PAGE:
The sailing bible: the complete guide for all sailors from novice to expert by Jeremy Evans, Pat Manley, Barrie Smith
We, the drowned by Carsten Jensen; translated from the Danish by Charlotte Barslund with Emma Ryder
- Bats! Owls! Flying Foxes! — Sunday, April 22, 2:00-3:00 PM
- Living Green in Southeast Michigan — Monday, April 23, 7:00-8:30 PM
- Composting and Healthy Lawns — canceled
- Vegetarian Eating for Everyone — Wednesday, April 25, 7:00-8:30 PM
- Attracting Backyard Wildlife — Thursday, April 26, 7:00-8:00 PM
- The Lorax (original 1972 animated version) — Friday, April 27, 4:00-5:15 PM
The public is invited on Wednesday, April 4 at Noon to a talk and book signing by Tracie McMillan, local NY Times Bestselling author. The event takes place on the University of Michigan Dearborn Campus (1030 CASL Building). For more information please call 313-583-6400.
The American way of eating: undercover at Walmart, Applebee's, farm fields and the dinner table by Tracie McMillan — addresses issues of food production, poverty and low wage work in the style of Barbara Ehrenreich's Nickel and Dimed. It also critically discusses Detroit's "food desert status and talks about the role of urban agriculture in sustaining Detroit's food system."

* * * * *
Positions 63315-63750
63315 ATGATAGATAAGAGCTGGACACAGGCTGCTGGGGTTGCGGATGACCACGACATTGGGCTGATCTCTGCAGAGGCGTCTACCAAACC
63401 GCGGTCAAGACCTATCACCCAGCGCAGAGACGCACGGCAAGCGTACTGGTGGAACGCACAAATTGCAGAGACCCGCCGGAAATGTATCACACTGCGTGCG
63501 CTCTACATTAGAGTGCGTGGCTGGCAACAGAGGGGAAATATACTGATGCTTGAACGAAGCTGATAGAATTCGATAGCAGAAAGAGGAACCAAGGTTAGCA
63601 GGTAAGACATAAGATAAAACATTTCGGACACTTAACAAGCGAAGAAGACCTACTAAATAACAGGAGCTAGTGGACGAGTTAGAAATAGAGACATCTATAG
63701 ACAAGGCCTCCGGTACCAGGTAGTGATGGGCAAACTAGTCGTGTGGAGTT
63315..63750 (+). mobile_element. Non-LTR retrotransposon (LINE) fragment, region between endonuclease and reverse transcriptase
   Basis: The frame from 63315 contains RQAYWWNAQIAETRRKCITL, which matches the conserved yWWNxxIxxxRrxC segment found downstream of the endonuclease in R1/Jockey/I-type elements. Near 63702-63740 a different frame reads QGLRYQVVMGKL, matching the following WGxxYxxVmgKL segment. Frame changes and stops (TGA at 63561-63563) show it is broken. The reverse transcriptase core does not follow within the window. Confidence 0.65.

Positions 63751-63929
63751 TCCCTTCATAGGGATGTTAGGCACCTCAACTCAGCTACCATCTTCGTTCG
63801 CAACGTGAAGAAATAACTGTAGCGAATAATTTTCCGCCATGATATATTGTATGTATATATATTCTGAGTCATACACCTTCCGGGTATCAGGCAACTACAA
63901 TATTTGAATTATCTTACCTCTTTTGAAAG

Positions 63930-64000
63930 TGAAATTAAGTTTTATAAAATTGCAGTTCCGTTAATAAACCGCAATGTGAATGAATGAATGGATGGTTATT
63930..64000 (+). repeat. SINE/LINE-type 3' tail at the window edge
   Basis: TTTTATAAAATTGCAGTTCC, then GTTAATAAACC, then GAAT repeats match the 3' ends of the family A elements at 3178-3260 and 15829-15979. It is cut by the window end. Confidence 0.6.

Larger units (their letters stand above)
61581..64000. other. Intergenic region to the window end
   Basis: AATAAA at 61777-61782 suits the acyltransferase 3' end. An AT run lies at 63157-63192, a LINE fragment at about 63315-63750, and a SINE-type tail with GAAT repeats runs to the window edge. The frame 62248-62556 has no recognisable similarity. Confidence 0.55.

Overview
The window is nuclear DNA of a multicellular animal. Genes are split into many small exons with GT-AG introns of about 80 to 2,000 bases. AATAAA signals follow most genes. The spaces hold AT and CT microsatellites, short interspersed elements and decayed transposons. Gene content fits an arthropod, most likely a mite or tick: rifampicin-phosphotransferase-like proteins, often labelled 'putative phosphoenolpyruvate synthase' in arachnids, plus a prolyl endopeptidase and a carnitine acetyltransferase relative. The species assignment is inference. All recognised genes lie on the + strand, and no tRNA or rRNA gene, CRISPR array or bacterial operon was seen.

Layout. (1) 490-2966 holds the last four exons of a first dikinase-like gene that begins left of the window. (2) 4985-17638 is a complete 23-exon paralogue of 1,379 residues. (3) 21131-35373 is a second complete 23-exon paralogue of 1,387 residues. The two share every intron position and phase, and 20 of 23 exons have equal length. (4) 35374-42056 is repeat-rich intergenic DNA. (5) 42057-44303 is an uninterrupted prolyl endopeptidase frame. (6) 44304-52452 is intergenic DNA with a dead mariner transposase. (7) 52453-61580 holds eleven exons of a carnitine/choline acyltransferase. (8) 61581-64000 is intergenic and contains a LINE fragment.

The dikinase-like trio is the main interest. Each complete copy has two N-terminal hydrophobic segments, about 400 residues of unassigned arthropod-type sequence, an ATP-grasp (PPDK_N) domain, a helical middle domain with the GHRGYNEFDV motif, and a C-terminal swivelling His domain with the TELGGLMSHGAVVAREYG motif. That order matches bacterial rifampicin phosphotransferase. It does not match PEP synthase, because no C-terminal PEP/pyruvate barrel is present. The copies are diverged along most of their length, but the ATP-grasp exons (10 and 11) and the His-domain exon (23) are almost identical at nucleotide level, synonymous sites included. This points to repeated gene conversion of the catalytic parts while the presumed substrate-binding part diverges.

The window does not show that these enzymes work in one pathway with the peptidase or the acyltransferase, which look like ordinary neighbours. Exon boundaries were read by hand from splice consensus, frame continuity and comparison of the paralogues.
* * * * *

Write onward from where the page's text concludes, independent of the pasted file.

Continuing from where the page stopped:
Every year CPL's Lunch and a Book Club picks our favorite reads of the year. These are our favorite reads for 2011. The picks are as eclectic as our group! Feel free to join us. We meet on the second Thursday of every month at noon in CPL's Community Room.
Catching fire by Suzanne Collins
The forgotten garden: a novel by Kate Morton
Salvage the bones: a novel by Jesmyn Ward was announced on Wednesday as the winner of the National Book Award for fiction. The novel — about a poor, rural African American family living in Mississippi and facing obstacles no less then Hurricane Katrina — was considered "a long shot, at best" to win the prestigious award according to a CNN article. Ward, herself a Katrina survivior, was surprised and delighted. Now on the radar, critics are quickly praising it as a "classical tragedy."
[Photo courtesy of AP Images]
Once upon a river : a novel by Bonnie Jo Campbell — What if we were left to discover life, love and the world on our own at a very young age with no preconceived socially-defined rights and wrongs? This is one of the questions that Bonnie Jo Campbell will force you to ponder. The protagonist is 16-year-old Margo who sets out in a flat-bottomed teak rowboat on the Stark River in southwestern Michigan to find her mother, who has abandoned the family. Margo fashions herself after her hero, Annie Oakley, which adds a sense of timelessness to the novel — although unbelievably it is set in 1970. Margo sustains herself, and in fact thrives, in the face of every sort of adversity through a combination of courage, stubbornness and savvy. This novel is not, however, for the faint of heart.